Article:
Tuesday, 29 September 2015

Day 3: Elementary students at Sanda and scientific enquiry - post by Brian Schiller

Tokyo certainly is a friendly city. Incredible friendliness has been evident in all the organisations that we have visited so far. Even on the crowded streets, passers-by sometimes smile or say ‘Konnichi-wa’.I knew that we would be welcomed at Japanese schools with enthusiasm and was keen to learn more from the professionals around me. I was particularly curious to see to what extent Japanese children have control over their learning in science. I wondered whether scientific inquiry is focused upon in the curriculum.

When we entered Sanda Elementary School we were given the same overwhelmingly respectful welcome that we had experienced elsewhere. A special assembly was held in our honour, where the Australian national anthem was played beautifully on the piano and the students sang us the school song in incredible full-voiced unison. I’ve never heard singing like it!

Back home at Seacliff Primary School in South Australia, a wonderful associate of mine, Maiko Ikeuchi, works on a Japanese in Guided Reading / Japanese in Science program that Ryosuke Sugiyama and I initiated a few years ago.

Thanks to Maiko, I was able to deliver the science lesson at Sanda to a sixth grade class mostly in Japanese, (mostly read as I’m not a fluent speaker). The lesson involved working from an investigation question to set up an investigation exercising fair testing, using supplied equipment. I had been told beforehand, by a principal and advisor, that Japanese students in sixth grade would not have a knowledge of variables and wouldn’t have experience in setting up an investigation. As a result, I ensured that my introduction explained some of the basics, to provide a launching pad for students who were unfamiliar with such a process.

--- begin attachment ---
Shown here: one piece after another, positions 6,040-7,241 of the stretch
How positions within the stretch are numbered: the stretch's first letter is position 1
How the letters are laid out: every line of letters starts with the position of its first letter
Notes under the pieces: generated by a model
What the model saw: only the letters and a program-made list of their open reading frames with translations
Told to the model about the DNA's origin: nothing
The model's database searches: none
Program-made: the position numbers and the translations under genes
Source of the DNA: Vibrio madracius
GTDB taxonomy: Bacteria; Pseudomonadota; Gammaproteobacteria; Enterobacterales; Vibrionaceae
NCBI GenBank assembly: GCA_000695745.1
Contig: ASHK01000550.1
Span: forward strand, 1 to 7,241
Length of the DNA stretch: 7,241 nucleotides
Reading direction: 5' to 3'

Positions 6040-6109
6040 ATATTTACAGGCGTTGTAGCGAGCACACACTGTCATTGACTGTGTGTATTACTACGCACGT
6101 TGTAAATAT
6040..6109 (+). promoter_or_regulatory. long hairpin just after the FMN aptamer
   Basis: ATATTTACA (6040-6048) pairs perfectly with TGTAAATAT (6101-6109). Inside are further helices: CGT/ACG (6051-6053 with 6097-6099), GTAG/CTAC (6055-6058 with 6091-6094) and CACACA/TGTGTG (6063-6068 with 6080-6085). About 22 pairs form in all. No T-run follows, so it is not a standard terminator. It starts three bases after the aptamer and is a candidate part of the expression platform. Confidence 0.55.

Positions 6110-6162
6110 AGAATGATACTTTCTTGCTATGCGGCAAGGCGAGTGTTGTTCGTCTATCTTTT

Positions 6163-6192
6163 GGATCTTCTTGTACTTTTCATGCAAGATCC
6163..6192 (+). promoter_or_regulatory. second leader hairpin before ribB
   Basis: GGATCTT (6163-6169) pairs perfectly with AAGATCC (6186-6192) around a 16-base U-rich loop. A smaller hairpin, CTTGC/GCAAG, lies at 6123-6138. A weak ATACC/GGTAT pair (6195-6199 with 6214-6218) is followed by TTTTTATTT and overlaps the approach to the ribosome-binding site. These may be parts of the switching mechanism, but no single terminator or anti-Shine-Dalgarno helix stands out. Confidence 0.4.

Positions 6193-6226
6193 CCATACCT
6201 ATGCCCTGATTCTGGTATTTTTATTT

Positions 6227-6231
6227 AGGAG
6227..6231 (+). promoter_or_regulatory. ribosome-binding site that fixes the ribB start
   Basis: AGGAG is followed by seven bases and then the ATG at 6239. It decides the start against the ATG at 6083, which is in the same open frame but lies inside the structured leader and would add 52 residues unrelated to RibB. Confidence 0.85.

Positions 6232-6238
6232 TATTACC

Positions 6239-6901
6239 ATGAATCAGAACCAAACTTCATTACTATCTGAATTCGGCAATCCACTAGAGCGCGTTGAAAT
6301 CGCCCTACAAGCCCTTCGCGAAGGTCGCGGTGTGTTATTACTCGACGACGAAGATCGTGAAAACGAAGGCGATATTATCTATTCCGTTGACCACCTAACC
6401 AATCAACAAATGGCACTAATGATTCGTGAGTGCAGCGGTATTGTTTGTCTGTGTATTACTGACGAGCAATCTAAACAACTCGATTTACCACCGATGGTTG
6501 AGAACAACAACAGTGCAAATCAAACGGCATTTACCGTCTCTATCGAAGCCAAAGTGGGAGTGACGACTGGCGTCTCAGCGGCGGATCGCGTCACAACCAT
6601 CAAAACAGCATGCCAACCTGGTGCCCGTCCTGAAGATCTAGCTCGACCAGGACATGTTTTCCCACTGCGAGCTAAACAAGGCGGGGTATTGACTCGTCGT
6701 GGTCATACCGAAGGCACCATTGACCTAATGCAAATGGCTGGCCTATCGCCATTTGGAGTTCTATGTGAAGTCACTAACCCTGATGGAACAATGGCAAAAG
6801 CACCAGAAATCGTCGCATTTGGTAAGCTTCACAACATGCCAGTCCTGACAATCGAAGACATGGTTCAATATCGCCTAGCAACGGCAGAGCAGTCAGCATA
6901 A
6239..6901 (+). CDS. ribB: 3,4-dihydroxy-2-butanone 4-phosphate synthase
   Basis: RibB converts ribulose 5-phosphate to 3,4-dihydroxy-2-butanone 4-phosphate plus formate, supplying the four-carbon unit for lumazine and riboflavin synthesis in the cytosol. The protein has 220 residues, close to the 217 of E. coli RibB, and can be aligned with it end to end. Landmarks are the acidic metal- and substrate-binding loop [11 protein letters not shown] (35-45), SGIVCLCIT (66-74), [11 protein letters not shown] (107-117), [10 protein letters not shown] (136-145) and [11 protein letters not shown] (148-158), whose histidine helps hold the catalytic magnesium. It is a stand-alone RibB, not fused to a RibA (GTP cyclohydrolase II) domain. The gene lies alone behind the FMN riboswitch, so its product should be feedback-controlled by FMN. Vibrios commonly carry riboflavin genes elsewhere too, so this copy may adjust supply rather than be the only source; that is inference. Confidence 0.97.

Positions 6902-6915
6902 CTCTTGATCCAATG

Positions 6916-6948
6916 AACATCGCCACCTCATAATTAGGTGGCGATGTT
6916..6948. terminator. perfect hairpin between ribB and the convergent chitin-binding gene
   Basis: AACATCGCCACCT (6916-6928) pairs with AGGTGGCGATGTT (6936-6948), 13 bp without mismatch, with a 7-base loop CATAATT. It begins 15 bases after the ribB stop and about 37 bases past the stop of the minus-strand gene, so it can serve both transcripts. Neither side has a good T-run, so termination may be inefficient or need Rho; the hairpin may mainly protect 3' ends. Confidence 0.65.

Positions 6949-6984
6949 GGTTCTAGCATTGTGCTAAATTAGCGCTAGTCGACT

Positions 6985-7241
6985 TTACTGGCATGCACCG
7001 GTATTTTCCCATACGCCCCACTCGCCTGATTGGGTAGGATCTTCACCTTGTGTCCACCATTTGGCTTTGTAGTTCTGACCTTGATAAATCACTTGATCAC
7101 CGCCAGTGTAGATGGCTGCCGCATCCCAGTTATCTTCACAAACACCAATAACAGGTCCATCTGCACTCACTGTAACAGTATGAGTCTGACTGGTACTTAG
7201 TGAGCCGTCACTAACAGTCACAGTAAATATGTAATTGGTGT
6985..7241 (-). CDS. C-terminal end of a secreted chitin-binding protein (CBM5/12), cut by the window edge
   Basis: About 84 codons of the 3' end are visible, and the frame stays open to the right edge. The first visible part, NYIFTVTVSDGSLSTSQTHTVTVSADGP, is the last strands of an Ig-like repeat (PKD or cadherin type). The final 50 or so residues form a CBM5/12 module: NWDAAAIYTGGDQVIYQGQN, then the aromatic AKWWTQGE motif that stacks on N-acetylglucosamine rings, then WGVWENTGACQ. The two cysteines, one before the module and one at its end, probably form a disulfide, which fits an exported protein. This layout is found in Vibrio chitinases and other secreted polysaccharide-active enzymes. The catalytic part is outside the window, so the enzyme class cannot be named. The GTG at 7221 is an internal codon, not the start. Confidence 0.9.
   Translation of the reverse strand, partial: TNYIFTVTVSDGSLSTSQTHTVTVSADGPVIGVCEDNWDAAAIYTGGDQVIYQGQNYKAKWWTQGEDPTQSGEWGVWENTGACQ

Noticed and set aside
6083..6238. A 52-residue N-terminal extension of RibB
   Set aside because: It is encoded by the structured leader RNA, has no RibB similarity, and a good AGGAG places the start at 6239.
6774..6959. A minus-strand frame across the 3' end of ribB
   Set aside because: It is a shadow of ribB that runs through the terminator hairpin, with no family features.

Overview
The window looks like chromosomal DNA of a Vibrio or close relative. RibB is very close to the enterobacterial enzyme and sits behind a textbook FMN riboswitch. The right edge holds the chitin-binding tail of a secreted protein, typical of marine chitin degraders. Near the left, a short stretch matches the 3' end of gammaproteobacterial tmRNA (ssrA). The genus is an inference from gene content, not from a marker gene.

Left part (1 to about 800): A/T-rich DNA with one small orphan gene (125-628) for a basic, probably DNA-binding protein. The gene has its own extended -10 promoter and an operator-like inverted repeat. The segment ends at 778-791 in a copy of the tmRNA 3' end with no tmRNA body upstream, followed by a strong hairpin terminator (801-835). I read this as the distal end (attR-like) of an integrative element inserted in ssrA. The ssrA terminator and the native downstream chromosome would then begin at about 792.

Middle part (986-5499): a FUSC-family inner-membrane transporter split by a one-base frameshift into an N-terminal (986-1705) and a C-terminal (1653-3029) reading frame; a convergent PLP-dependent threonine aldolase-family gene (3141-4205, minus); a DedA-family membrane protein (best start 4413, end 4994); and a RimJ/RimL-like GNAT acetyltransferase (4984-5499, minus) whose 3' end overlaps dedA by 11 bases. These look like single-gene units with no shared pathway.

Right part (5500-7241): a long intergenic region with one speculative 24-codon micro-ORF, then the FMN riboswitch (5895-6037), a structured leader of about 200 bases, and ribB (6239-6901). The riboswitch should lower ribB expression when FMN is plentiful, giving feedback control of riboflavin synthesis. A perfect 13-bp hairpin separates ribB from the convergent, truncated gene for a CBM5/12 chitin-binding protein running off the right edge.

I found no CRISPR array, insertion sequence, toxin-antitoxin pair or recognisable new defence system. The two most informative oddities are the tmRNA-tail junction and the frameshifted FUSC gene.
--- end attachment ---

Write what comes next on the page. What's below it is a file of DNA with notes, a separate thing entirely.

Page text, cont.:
Brian all set to deliver a science lesson to 
Year Six students at Sanda Elementary School
As in Penny's class at Asahigaoka Junior High School on Monday, students at Sanda were quick to get their equipment and seemed enthusiastic about the task. Some students set up their investigation quite well, demonstrating application of problem-solving. Some students worked alone, rather than collaborating. There were a couple of groups that sat with a lack of action and didn’t seem to use any process for solving their problem, or show any interest in discussing or trying different alternatives. All of these behaviours occur in Australia as well. Through our interpreter, Keiko, I asked one of these groups some leading questions. Two of the girls then started manipulating the materials in different ways, to problem-solve, and off they went!

Brian teaching Year Six science students a science lesson - all in Japanese
After about ten minutes, most groups appeared totally engaged in their task. I didn’t see much evidence of understanding of fair testing, but there was certainly active and enthusiastic investigation.  
Students participating in a science lesson
Students manipulating the materials in different ways
Unfortunately, we didn’t have time for student discussion at the end. The timetable in Japanese schools is tight and I had to fit the entire lesson, including the gift-giving, into forty-five minutes. I certainly enjoyed the enthusiasm and respect demonstrated by the children during the session. It really was incredible to have the privilege to teach a lesson in a Japanese school.

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